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Let $A$ be a sparse matrix over some field. I would like to know about the existence of LU decompositions so that $L,U$ are both sparse.

More precisely, let $A$ be an $N$-by-$N$ matrix. Suppose each row and column of $A$ has only $O(1)$ nonzero entries. I am looking for a decomposition of the form $A=PLUQ$ where $P,Q$ are permutation matrices. I would like to know what kind of sparsity of $L,U$ is achievable with an optimum choice of $P,Q$.

If one cannot show that $L,U$ can both be made sparse (or even log sparse), I would be satisfied with a weaker requirement: I would like to find a choice of $P,Q$ that bounds the number of nonzero entries of $L,U$. So, it would be acceptable to have, for example, one row of $L$ having $N$ nonzero entries so long as all other rows only had a few entries.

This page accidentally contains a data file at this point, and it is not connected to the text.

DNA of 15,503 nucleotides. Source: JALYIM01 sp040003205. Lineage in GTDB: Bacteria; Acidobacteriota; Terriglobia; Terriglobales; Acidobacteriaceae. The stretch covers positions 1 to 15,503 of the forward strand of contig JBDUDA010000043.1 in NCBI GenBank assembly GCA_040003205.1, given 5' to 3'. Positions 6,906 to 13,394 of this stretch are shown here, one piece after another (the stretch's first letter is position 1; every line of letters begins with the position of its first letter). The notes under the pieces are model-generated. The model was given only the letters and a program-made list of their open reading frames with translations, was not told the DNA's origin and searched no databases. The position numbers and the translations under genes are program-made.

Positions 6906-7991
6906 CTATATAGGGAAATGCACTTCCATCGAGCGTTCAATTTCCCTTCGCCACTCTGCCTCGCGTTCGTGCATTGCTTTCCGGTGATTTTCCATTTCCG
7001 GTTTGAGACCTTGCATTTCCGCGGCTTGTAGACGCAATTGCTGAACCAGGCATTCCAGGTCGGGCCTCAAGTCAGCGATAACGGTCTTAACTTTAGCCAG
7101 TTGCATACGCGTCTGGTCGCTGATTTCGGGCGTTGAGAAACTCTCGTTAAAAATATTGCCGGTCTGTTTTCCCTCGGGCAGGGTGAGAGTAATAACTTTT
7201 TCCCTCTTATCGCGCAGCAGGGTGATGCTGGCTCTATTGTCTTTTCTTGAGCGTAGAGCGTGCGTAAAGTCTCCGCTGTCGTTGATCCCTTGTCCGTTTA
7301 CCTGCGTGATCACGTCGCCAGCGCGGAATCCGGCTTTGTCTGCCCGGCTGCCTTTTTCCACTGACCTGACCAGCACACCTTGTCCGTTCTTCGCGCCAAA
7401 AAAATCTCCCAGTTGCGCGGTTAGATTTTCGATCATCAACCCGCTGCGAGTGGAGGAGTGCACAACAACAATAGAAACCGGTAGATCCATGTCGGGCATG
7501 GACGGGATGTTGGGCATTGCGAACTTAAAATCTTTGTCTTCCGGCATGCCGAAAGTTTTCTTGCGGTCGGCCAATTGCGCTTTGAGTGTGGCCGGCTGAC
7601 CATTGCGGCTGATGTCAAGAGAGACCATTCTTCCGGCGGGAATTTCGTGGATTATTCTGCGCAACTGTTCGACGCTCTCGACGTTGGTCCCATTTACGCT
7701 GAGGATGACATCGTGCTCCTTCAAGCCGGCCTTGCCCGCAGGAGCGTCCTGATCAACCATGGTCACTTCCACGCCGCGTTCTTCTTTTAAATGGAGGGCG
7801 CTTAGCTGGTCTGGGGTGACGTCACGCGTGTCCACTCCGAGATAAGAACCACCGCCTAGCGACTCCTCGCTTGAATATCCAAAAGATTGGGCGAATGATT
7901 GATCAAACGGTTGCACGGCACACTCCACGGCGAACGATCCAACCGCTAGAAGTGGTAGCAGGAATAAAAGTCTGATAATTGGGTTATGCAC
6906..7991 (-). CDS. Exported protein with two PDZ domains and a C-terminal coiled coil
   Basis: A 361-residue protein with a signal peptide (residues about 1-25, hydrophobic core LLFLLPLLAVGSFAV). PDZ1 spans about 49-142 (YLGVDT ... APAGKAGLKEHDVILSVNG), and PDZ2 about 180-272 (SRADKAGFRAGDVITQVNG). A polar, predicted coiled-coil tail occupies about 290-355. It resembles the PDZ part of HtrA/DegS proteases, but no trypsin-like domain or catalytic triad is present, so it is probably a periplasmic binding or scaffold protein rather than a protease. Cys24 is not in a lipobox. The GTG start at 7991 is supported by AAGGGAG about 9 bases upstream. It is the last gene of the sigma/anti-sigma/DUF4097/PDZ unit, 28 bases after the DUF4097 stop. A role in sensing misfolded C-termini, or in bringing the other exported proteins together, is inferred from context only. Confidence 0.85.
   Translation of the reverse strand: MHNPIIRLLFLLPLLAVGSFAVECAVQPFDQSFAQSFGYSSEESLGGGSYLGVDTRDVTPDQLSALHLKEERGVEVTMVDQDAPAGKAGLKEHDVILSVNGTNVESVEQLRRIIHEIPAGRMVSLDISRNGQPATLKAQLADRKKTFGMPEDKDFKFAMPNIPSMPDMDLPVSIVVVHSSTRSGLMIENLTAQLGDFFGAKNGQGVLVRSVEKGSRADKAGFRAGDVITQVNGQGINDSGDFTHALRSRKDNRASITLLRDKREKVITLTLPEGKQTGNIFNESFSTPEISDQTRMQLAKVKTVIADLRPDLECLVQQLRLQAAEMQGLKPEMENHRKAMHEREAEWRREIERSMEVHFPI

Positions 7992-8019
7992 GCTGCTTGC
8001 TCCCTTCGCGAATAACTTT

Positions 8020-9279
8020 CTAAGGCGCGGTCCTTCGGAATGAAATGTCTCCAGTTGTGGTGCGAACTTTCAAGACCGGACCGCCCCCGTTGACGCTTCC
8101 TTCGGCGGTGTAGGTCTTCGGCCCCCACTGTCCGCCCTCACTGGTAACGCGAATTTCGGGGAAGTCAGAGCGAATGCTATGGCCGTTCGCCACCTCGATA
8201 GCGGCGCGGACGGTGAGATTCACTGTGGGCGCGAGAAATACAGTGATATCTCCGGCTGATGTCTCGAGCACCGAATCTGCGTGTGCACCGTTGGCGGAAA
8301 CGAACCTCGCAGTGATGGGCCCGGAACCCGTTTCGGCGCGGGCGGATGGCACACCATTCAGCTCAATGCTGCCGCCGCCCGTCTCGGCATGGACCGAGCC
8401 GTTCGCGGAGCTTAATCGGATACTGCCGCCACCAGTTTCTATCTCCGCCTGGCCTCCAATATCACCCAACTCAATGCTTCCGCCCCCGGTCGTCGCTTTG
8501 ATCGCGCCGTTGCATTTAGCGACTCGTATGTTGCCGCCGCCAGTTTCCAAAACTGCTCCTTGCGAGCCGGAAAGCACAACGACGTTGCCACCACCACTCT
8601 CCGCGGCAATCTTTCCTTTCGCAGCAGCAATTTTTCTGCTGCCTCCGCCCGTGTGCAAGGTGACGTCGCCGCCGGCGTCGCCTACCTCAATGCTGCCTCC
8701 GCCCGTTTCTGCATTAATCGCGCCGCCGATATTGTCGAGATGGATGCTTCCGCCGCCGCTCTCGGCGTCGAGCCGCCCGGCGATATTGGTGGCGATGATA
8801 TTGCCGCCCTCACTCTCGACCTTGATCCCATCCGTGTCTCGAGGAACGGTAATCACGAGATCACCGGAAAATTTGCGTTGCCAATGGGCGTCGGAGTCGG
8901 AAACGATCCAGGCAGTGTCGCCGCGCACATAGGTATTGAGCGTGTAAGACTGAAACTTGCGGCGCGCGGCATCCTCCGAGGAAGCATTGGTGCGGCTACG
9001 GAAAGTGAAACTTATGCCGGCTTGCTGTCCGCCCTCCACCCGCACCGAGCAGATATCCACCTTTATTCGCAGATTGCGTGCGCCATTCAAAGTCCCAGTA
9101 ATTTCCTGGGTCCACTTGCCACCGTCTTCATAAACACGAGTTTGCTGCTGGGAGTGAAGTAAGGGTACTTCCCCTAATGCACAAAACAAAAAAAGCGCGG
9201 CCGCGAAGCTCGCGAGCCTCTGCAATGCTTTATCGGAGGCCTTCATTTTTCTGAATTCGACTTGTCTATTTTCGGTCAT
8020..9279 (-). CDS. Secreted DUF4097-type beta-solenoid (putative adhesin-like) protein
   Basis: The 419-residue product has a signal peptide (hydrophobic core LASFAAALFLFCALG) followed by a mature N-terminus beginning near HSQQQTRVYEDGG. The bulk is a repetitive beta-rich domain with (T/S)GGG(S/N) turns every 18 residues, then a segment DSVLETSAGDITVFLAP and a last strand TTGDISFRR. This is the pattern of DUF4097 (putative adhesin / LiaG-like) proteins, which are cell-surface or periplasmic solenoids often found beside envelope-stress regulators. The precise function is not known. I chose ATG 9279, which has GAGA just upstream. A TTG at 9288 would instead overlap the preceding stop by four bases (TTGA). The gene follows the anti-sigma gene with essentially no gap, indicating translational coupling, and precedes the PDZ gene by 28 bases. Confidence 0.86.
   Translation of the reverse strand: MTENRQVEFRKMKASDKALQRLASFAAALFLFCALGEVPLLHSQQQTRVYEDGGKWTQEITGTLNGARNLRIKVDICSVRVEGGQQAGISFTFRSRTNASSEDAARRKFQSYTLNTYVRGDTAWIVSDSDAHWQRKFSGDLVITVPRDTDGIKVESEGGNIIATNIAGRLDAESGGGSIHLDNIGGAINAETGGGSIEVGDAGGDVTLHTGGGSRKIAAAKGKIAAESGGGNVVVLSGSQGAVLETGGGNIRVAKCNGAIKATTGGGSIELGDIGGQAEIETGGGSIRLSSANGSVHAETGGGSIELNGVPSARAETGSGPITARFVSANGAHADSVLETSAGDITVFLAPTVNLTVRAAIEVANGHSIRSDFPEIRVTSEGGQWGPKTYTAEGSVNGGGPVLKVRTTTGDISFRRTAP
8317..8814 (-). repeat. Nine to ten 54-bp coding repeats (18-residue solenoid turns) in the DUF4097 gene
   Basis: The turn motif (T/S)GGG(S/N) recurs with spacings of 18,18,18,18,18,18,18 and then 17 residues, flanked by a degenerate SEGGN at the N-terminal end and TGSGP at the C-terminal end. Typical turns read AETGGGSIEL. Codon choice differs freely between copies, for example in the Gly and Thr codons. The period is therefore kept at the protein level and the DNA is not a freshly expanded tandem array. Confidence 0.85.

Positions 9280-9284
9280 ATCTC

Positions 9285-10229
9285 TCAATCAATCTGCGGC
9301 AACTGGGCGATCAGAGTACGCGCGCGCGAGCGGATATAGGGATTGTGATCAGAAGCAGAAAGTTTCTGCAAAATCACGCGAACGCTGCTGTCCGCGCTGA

My understanding from Yannakakis's paper "Minimum fill-in is NP-complete" is that actually finding an optimum is NP-complete. However, I would like to know if there is some general upper bound on how good the optimum is.

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  • $\begingroup$ Just out of curiosity - the Gilbert-Peierls algorithm does not guarantee some sparsity? $\endgroup$ – Amir Sagiv Oct 3 '20 at 14:07
  • $\begingroup$ Amir, that is the kind of thing I would like to know. I haven't found a statement of a guarantee of sparsity in the literature for any of several algorithms. Perhaps in practice they succeed but there is no proof? If for example A is chosen to be a random sparse matrix, is there a way to get sparse L,U? What about worst case choice of sparse A? This is one thing I would like to know. $\endgroup$ – Matt Hastings Oct 3 '20 at 16:59